Thumb Wars: Can today's Cal fans still brag about The Play?


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The story needs no retelling. You've already seen it once, twice, maybe a hundred times. With four seconds left in the 1982 Big Game, 10 Cal players added their names to a list that includes Jesus, Muhammad and Annie Sullivan.

Miracle workers.

I could tell you that this alone entitles Cal fans to eternal bragging rights. Few sports clips have become as iconic and ubiquitous as The Play. Add to that the rivalry aspect (what more joy can any of us derive than from knowing the Bears ruined the last game of John Elway's college career?) and the call (Joe Starkey's straining voice demonstrates the incredible capacity of human vocal chords), and you have a canonical gospel in the college football bible.

Some, though, will say that this one moment isn't enough. Cal fans can't cling to it forever while year by year the Rose Bowl recedes behind them. Bragging about The Play only masks a dearth of other points of pride.

But the greatest people and plays in sports live independently of history. We're inspired by Joe Roth regardless of what Tom Holmoe did to the program some 30 years later. The Catch is still perfect even though the 49ers haven't been able to throw the ball since Steve Young.

Take away the could-have-beens and the let-downs of Cal football lore and The Play is still a glorious manifestation of the power of determination. It reminds us that even in that darkest hour, we can always come back.

Sports, professional, collegiate and pee wee, are great because of these moments. They transcend that field and those men. In a world full of uncertainty - now, perhaps, more than ever - The Play is proof that if we truly want something, not even four seconds left on the clock and a field full of obstacles can stop us.

We love The Play because of its technical improbability but, even more, we love it for what it represents. Five laterals and one crushed trombone proved to the world that the impossible ... isn't.

There will be no extra point.

-Katie Dowd


In a little less than four months, we'll be celebrating the 28th anniversary of The Play.

You remember that, don't you? You probably weren't alive back in 1982, but the timeless voice of Joe Starkey has certainly preserved what was perhaps Cal's sole moment of true athletic glory.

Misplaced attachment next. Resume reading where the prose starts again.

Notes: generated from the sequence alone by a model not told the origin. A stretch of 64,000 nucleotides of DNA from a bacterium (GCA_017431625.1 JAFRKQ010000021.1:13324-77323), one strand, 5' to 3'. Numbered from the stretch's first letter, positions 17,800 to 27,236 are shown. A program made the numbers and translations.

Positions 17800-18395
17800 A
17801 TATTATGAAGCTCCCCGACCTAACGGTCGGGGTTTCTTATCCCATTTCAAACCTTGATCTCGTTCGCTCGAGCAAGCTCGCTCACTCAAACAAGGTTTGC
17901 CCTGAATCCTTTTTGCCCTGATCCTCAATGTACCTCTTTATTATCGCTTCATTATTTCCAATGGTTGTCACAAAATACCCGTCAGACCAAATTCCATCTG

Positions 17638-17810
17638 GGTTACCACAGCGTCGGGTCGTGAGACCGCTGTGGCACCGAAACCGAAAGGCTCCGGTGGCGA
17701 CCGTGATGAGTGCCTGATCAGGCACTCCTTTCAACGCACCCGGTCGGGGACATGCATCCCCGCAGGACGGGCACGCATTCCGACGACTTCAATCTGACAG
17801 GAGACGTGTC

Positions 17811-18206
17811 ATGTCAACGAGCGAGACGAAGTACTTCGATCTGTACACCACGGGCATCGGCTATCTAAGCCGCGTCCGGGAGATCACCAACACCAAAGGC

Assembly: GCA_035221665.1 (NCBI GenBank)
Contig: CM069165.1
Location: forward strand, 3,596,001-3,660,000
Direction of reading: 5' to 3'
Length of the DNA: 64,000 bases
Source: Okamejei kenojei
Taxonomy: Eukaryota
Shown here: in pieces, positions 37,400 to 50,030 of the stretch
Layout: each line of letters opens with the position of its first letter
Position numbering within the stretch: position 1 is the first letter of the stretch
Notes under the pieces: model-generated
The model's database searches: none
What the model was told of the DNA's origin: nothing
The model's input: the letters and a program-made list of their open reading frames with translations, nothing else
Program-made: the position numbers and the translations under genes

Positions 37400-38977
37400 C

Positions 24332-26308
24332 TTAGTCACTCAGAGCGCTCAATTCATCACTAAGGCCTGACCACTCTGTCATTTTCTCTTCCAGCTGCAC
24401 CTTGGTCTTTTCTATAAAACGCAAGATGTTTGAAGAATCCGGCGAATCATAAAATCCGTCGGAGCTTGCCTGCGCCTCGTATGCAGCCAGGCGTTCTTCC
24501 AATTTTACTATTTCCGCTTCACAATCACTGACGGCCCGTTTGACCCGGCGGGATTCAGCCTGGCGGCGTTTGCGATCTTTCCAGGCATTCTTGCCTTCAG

Or maybe you don't.

After all, by the time the 2011 season rolls around, the stadium in which Kevin Moen gloriously assaulted Stanford trombone player won't even exist anymore. (Won't we have fun trekking to AT&T Park?)

A year after that, the Pac-10 itself will have added two extra members. We'll likely have somehow split into two divisions, and may even have one of those newfangled conference title games that the SEC is still so fond of.

The times, they are a-changin'. And in our times, The Play simply doesn't give us enough ammunition when it comes to intercollegiate trash talk.

Here's a litmus test for you.

Call up one of your friends at a rival school. (Stanford would obviously be the villain of choice, but feel free to go after anyone you know at USC.) Cal is about to play said school in a mere two days. Do you bring up those final four seconds?

Another scenario: Your beloved Bears have just suffered a soul-crushing blowout. Does The Play give you a snappy comeback when your best friend starts talking up how sharp Andrew Luck's passes looked in the red zone?

However beautiful those five laterals were, they just won't sound right in a 140-character taunt from your iPhone.

Before I started classes freshman year, I bought one of those T-shirts screenprinted with the Xs and Os of The Play - complete with miniatures of the Stanford band.

A great purchase, I thought. Everyone on campus would recognize the never-say-die attitude this stood for, would acknowledge the sheer possibility of the impossible.

But once in a while, another student always pops the question:

What's that on your shirt?

-Jack Wang


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